Another person I met through the internet was going to document her illness to, in effect, turn adversity into a way of explaining to others what she was going through, and through that set targets for herself to try to ensure that she focused on the positives and to limit thoughts of the negatives.
That's the amazing and wonderful thing about photography, we all have so many different reasons for why we are enthusiasts, but we are all part of a community that can share, encourage, and even goad each other into finding more ways at looking at life and all that surrounds us.
I really hope that in the face of the 'adversity' that you have and are facing and especially when support and help that a caring state should provide is withdrawn or limited, that you will cherish photography and use it to remind yourself of the joys that it can bring and the positive challenges that it can help create.

All the best, and apologies for the ramble

Regards
Chris
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  #30  
Old 21st February 2012
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Zuiko Zuiko is offline
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Re: I'm Giving Up

Thanks for all your messages of support, guys, it really is appreciated.

I think this is a decision which has been brewing for a while and is due to a variety of reasons, not just the news that my benefit payments have been cut off abruptly. Firstly, I do need to recoup some of the money that I spent last summer setting up my ill-fated card stall and later printing and framing the pictures for my exhibition. There is no scope for saving anything from my income now and the best way to claw it back is by selling my cameras.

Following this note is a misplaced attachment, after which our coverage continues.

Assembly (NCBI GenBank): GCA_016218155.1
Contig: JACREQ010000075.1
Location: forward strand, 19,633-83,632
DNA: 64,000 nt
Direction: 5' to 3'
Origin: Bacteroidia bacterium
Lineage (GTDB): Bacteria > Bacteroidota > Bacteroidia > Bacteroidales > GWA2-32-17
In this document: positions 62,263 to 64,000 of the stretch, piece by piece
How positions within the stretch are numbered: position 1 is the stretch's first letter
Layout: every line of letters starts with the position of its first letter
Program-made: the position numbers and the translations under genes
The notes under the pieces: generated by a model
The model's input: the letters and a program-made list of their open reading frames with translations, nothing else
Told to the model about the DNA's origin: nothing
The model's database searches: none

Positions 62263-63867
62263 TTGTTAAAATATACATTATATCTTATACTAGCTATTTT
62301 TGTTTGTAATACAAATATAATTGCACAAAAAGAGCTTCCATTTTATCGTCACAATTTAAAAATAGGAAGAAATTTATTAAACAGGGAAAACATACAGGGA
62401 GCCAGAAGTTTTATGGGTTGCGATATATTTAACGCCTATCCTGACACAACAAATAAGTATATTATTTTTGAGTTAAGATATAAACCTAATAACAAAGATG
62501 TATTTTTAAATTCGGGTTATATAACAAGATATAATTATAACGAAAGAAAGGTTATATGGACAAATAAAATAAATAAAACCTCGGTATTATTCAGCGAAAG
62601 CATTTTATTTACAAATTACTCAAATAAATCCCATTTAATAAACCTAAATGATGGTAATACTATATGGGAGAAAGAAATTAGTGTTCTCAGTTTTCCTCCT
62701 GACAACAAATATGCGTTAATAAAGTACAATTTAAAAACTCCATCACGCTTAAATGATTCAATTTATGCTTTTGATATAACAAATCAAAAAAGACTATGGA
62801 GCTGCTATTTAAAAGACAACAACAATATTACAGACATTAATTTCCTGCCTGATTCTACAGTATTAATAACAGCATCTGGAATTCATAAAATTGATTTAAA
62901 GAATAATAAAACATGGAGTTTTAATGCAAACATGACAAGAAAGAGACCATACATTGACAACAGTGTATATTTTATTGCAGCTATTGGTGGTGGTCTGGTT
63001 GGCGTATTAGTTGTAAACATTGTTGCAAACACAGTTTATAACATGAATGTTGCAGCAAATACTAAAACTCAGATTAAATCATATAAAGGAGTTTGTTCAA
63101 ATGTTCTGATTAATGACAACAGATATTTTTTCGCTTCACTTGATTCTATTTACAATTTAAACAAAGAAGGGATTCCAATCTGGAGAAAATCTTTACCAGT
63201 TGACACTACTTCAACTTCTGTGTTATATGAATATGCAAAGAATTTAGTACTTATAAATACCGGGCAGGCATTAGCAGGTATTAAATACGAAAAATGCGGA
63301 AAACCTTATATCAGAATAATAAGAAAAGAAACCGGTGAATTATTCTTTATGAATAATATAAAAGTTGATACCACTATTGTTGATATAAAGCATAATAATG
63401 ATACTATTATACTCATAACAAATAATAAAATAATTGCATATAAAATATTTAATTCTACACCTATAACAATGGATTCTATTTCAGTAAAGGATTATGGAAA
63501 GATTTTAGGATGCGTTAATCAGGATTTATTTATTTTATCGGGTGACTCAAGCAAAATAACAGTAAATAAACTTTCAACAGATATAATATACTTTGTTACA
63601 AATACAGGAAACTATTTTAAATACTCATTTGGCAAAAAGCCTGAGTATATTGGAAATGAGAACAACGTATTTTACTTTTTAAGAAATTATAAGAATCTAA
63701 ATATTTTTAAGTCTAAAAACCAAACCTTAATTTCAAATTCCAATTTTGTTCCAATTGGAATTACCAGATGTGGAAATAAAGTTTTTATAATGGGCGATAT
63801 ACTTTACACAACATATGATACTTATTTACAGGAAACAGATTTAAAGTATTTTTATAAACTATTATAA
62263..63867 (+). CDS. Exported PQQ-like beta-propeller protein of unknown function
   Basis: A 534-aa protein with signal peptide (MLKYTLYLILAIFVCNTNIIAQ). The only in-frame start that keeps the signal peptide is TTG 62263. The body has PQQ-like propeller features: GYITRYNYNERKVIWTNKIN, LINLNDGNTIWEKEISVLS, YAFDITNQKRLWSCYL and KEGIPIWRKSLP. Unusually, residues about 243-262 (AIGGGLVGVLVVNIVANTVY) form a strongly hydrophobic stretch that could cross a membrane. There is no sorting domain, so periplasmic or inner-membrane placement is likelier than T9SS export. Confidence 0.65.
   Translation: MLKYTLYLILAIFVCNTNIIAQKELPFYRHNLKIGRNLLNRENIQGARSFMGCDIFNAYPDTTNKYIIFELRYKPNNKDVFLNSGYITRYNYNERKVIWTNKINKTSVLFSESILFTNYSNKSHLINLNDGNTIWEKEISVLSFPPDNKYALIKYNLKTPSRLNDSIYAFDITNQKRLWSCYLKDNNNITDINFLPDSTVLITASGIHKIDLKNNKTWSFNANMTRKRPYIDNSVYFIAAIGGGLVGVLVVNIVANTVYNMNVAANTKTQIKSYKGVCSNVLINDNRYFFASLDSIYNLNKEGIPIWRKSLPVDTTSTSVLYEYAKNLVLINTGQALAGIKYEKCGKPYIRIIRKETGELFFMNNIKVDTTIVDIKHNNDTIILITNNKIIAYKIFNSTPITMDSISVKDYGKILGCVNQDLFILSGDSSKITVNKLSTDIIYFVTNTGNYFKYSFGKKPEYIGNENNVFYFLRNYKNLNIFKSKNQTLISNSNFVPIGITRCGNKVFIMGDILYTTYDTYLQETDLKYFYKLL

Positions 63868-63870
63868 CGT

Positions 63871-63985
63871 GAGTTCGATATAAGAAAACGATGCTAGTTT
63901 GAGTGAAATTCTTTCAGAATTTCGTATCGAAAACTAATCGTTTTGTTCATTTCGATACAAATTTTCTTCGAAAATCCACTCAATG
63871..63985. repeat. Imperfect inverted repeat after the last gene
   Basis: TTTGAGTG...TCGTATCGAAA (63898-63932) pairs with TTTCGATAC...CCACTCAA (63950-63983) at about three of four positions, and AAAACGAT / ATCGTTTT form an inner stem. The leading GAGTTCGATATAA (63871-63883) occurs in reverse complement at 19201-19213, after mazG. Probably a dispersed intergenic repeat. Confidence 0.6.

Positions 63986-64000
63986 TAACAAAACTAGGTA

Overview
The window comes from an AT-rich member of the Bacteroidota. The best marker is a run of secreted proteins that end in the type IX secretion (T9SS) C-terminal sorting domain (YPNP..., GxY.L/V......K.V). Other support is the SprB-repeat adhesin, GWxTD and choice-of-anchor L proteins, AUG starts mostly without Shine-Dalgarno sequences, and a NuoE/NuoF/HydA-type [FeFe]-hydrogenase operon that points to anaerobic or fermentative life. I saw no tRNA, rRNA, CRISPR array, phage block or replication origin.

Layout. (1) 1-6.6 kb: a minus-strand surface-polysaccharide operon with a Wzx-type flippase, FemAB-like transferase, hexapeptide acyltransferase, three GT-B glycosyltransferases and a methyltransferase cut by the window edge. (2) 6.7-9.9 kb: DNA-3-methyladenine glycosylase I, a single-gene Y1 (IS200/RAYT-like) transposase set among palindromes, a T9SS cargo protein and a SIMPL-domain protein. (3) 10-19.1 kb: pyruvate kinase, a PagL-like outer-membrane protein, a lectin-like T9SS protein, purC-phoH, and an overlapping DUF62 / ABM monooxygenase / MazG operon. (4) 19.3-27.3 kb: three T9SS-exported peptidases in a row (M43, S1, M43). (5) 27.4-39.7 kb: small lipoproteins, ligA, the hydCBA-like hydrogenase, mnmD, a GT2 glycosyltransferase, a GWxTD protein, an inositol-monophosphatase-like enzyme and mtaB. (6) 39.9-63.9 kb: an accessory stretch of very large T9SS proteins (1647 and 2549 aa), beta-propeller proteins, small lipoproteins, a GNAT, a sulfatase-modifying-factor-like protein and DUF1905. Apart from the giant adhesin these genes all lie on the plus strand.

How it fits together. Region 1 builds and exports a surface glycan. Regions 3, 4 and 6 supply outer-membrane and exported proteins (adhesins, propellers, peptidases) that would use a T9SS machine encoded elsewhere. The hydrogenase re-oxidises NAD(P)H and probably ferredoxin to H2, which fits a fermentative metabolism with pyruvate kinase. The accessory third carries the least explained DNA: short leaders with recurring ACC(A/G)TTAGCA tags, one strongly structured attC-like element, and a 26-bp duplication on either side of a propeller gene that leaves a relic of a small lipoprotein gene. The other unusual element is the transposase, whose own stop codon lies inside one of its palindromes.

Secondly, if I do keep a camera what will I use it for? Bird photography with a telephoto is pretty much out of the question now, even with IS (I found that out just a week or so ago). Wild flower photography I have dabbled in previously but I now have trouble getting down, or more to the point getting up again! Family snapshots are out, as my wife and daughter refuse to be photographed.

Landscapes have always been my favourite subject and a tripod does sort out many of the camera handling difficulties. However, the question is where? Iíve done locations in my immediate area many times and now find it hard to beat what Iíve already taken. Iíd love to do more on the Essex Coast but even that moderate trip is now just too expensive with the high cost of fuel. What I really, really want, though, is to get back to Scotland, the Lake District, Wales and Ireland and I have to accept that will never happen. I even have to think twice about visiting Hatfield Forest, only 8 miles away, but £4 car parking as Iím really not in a position to re-join the National Trust this year.